David Ben-Gurion was born David Grün in Plońsk, Poland on October 16, 1886. He is widely known as Israel’s Founding Father due to his role in helping the country gain its independence. Today, there are a number of commemorative sites across Israel named after David Ben-Gurion, and many have become popular tourist attractions.
His Early Life
David Ben-Gurion was born in Poland, which was still part of the Russian Empire at the time of his birth. His father was a lawyer and a leader in the Hovevei Zion movement, and his mother died when he was 11 years old. For many years, his birth certificate was believed to be lost, but it was retrieved in Poland in 2003. It was learned that he had a twin brother who died after birth. At the age of 14, David Ben-Gurion and a friend formed Ezra, a youth club that encouraged the study of Hebrew and movement to the Holy Land.
The Beginning of His Political Career
David Ben-Gurion attended the University of Warsaw in 1905 and became a member of the Poalei Zion, which was group founded by working-class Polish Jews to celebrate the social democratic party. Then, in 1906, he moved to Ottoman Palestine, Israel where he was elected to the Poalei Zion in Jaffa as chairman of the platform committee. He held a number of odd jobs between 1906 and 1912, from picking oranges to night watchman. In 1912, he decided to move to Constantinople, the capital of the Ottoman Empire, where he studied law at Istanbul University. It was here that the man born David Grün adopted the name David Ben-Gurion, which he took from the famed medieval historian Joseph Ben-Gurion.
David Ben-Gurion’s American Family
At the start of the First World War, Ben-Gurion was living in Jerusalem. He was deported to Egypt in 1915, so he traveled across the globe to move to the United States. He settled in New York City and met Paula Munweis, who he married in 1917. They had three children: two daughters, Renana Leshem and Geula Ben-Eliezer, and a son, Amos. At the end of the First World War, Ben-Gurion, along with his family, returned to the land of Israel where he returned to his position as chairman of the Poalei Zion.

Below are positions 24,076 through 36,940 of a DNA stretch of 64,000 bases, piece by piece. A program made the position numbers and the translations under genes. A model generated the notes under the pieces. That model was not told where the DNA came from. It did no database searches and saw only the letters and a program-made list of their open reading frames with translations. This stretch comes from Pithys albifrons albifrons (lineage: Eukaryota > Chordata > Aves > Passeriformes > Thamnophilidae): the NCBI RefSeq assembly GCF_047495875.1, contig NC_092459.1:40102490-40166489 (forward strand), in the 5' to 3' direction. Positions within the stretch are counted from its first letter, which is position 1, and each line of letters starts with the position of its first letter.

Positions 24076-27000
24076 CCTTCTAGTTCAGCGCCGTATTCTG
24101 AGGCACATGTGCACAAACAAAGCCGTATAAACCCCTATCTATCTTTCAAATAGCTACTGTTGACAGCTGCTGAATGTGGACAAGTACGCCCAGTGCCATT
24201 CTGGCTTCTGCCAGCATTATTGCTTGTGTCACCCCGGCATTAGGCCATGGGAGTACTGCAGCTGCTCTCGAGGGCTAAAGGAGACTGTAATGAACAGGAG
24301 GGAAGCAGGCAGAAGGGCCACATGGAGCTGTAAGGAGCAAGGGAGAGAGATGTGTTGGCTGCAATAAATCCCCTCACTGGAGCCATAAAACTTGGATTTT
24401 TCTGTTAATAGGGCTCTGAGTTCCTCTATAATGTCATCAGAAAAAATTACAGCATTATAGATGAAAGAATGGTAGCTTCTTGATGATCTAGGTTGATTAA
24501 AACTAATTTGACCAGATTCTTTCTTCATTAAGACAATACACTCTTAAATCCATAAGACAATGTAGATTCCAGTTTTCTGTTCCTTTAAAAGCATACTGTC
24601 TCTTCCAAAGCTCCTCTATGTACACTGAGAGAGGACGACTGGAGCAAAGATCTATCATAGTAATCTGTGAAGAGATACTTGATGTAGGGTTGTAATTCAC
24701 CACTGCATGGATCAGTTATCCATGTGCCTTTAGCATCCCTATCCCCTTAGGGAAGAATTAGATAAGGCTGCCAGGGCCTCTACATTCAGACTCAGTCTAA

His Role in Israel’s Independence
After the Poalei Zion split in 1919, Ben-Gurion came to lead the centrist faction, and worked to establish several Zionist groups between that time and 1935. The Arab Revolt in the land of Israel, which occurred between 1936 and 1939, Ben-Gurion imposed “havlagah”, which is described as the restraint the Jews used to avoid retaliation for Arab attacks. He oversaw military operations in the 1948 Arab-Israeli war, and since he was considered the head of the Jewish Agency since 1935, he was the assumed leader of the Jewish population in the area. He officially declared Israel’s independence in 1948 on the last day of the British Mandate, and he was Israel’s first Prime Minister as of February 14, 1949.
David Ben-Gurion led Israel to its independence thanks to his beliefs, military leadership, and reputation throughout the Jewish population. Although he announced his withdrawal from politics in 1953, he served as interim prime minister in 1955 and was elected Israel’s Secretary of Defense in that same year. He died in Tel Aviv on December 1, 1973.